Judge rejects Uber, Lyft bids to delay California driver reclassification

A California judge on Thursday dismissed requests from Uber and Lyft asking for more time to appeal his decision forcing them to classify drivers in their largest market as employees.

The ride-hail giants have argued that Judge Ethan Schulman of the San Francisco Superior Court’s decision would require them to restructure their businesses, but the judge said he found no reason to extend his Aug. 20 deadline for the companies to appeal Monday’s preliminary injunction.

“I am unconvinced that any extension of the 10-day stay is required,” Schulman said. “Both applications are denied.”

Uber and Lyft have said they will appeal.

Shares of Uber were trading down 0.9 percent Friday morning, while Lyft’s stock was down 1.6 percent.

The hearing came one day after the companies threatened to temporarily stop serving California, arguing that treating drivers as employees would undermine their business models.

Schulman’s ruling earlier this week was a major blow for the tech giants. Uber and Lyft have been accused of violating California’s Assembly Bill 5, which requires companies to classify their workers as employees if they control how workers do their jobs.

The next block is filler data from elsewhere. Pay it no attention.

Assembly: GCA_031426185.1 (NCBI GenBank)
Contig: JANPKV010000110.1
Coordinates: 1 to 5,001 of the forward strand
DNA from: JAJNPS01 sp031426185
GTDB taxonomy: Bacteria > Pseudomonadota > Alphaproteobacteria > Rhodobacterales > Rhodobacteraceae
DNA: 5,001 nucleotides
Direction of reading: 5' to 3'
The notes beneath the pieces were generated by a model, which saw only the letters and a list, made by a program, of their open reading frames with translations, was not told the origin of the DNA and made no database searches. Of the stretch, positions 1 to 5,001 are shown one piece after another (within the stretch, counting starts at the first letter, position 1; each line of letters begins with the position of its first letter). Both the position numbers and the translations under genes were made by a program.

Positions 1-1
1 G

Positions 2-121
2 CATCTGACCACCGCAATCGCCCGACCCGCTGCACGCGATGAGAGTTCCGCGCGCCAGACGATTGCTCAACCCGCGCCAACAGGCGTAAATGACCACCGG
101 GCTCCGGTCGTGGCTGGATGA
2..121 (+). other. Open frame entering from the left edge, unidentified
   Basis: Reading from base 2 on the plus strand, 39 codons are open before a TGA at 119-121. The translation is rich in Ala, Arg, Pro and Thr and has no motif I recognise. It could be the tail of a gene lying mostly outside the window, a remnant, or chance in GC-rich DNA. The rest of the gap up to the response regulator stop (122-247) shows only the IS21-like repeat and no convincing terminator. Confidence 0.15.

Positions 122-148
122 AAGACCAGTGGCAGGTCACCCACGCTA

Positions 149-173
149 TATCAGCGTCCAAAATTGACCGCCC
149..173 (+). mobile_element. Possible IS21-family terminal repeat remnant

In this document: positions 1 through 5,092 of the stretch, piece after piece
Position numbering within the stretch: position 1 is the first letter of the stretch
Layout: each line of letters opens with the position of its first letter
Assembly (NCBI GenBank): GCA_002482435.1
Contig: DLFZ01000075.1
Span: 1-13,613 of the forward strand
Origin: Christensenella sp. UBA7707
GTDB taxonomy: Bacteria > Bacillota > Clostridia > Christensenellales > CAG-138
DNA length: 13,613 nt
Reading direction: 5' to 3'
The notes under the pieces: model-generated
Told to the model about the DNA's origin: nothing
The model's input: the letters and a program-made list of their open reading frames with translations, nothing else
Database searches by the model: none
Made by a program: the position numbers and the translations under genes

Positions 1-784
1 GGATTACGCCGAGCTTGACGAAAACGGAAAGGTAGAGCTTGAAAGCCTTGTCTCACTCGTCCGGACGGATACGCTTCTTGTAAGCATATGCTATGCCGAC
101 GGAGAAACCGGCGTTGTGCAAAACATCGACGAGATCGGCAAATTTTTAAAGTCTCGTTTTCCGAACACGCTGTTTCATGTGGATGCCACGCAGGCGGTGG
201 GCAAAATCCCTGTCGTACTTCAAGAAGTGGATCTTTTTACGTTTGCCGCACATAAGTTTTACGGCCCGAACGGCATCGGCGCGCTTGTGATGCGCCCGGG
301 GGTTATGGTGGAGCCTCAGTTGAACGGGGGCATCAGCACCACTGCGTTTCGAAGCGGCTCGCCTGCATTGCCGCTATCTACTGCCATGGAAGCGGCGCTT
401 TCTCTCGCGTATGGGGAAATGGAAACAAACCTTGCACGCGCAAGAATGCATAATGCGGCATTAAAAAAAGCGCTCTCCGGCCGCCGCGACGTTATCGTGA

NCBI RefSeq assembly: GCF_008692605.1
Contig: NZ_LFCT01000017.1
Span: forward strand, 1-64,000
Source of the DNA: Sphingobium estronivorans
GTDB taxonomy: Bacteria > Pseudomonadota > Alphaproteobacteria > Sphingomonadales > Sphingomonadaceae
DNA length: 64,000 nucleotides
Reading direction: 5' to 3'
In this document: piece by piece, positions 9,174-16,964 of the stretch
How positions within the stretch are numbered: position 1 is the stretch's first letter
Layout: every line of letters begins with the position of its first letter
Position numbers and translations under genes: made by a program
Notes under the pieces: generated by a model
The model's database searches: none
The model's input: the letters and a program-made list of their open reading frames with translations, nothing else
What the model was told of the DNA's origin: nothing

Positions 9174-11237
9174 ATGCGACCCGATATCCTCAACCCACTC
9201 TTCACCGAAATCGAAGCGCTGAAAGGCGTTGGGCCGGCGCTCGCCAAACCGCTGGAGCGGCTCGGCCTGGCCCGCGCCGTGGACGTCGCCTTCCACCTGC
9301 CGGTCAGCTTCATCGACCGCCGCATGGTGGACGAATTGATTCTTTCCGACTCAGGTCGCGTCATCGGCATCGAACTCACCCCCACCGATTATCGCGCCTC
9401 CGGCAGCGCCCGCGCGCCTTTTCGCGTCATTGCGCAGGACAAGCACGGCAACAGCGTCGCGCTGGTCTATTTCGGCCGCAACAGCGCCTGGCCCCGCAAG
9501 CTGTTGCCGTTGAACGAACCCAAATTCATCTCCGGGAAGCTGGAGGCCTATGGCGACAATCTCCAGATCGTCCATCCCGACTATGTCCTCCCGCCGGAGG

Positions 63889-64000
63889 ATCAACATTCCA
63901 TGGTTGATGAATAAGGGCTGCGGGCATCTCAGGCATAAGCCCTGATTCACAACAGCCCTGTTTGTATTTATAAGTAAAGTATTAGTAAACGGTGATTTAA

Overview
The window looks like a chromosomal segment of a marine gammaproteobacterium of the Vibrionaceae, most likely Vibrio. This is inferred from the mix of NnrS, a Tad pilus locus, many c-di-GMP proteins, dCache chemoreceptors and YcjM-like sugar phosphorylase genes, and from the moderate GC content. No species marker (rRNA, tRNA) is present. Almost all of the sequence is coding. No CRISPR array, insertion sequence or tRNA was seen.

In a 34-page decision, Schulman slammed the companies’ “prolonged and brazen refusal” to comply with state law, and said the state showed an “overwhelming likelihood” it could prove Uber and Lyft classified drivers illegally.

Uber and Lyft have argued that they are not “hiring entities,” but instead provide technology that connects passengers and drivers. Schulman said there were many “glaring inconsistencies” in Uber and Lyft’s arguments, and that their “concerted effort” to overturn Assembly Bill 5 in the upcoming election is telling.

Uber and Lyft prefer using that classification for drivers, because treating them as employees would require benefits such as minimum wage, paid sick and family leave, unemployment insurance and workers’ compensation insurance.

Schulman added that if Uber and Lyft’s arguments prevailed, “the rapidly expanding majority of industries that rely heavily on technology could with impunity deprive legions of workers of the basic protections afforded to employees by state labor and employment laws.”

With Post wires. 

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